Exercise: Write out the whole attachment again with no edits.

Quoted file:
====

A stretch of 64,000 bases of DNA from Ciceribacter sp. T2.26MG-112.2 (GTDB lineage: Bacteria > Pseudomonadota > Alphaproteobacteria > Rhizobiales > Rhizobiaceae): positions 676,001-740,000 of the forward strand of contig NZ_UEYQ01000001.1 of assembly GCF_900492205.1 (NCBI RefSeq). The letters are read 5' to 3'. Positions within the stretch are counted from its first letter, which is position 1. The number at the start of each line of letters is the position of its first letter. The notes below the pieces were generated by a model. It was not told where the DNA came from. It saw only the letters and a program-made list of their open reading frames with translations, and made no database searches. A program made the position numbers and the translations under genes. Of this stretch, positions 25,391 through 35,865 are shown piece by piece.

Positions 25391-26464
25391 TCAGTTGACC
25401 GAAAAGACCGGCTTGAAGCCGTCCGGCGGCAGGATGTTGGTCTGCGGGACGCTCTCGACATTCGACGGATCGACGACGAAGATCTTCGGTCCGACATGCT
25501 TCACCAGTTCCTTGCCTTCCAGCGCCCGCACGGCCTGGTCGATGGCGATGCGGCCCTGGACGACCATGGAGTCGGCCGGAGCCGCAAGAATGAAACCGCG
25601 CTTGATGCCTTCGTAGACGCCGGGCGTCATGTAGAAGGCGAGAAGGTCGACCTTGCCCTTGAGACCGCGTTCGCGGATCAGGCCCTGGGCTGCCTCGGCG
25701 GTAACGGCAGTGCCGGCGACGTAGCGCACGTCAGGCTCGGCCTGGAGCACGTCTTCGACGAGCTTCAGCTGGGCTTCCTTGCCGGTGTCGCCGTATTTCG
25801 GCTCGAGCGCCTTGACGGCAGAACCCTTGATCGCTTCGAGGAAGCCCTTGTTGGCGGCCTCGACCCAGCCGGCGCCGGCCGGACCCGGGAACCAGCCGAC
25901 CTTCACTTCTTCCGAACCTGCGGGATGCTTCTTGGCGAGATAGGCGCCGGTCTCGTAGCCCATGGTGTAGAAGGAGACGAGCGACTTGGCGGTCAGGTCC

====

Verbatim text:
A stretch of 64,000 bases of DNA from Ciceribacter sp. T2.26MG-112.2 (GTDB lineage: Bacteria > Pseudomonadota > Alphaproteobacteria > Rhizobiales > Rhizobiaceae): positions 676,001-740,000 of the forward strand of contig NZ_UEYQ01000001.1 of assembly GCF_900492205.1 (NCBI RefSeq). The letters are read 5' to 3'. Positions within the stretch are counted from its first letter, which is position 1. The number at the start of each line of letters is the position of its first letter. The notes below the pieces were generated by a model. It was not told where the DNA came from. It saw only the letters and a program-made list of their open reading frames with translations, and made no database searches. A program made the position numbers and the translations under genes. Of this stretch, positions 25,391 through 35,865 are shown piece by piece.

Positions 25391-26464
25391 TCAGTTGACC
25401 GAAAAGACCGGCTTGAAGCCGTCCGGCGGCAGGATGTTGGTCTGCGGGACGCTCTCGACATTCGACGGATCGACGACGAAGATCTTCGGTCCGACATGCT
25501 TCACCAGTTCCTTGCCTTCCAGCGCCCGCACGGCCTGGTCGATGGCGATGCGGCCCTGGACGACCATGGAGTCGGCCGGAGCCGCAAGAATGAAACCGCG
25601 CTTGATGCCTTCGTAGACGCCGGGCGTCATGTAGAAGGCGAGAAGGTCGACCTTGCCCTTGAGACCGCGTTCGCGGATCAGGCCCTGGGCTGCCTCGGCG
25701 GTAACGGCAGTGCCGGCGACGTAGCGCACGTCAGGCTCGGCCTGGAGCACGTCTTCGACGAGCTTCAGCTGGGCTTCCTTGCCGGTGTCGCCGTATTTCG
25801 GCTCGAGCGCCTTGACGGCAGAACCCTTGATCGCTTCGAGGAAGCCCTTGTTGGCGGCCTCGACCCAGCCGGCGCCGGCCGGACCCGGGAACCAGCCGAC
25901 CTTCACTTCTTCCGAACCTGCGGGATGCTTCTTGGCGAGATAGGCGCCGGTCTCGTAGCCCATGGTGTAGAAGGAGACGAGCGACTTGGCGGTCAGGTCC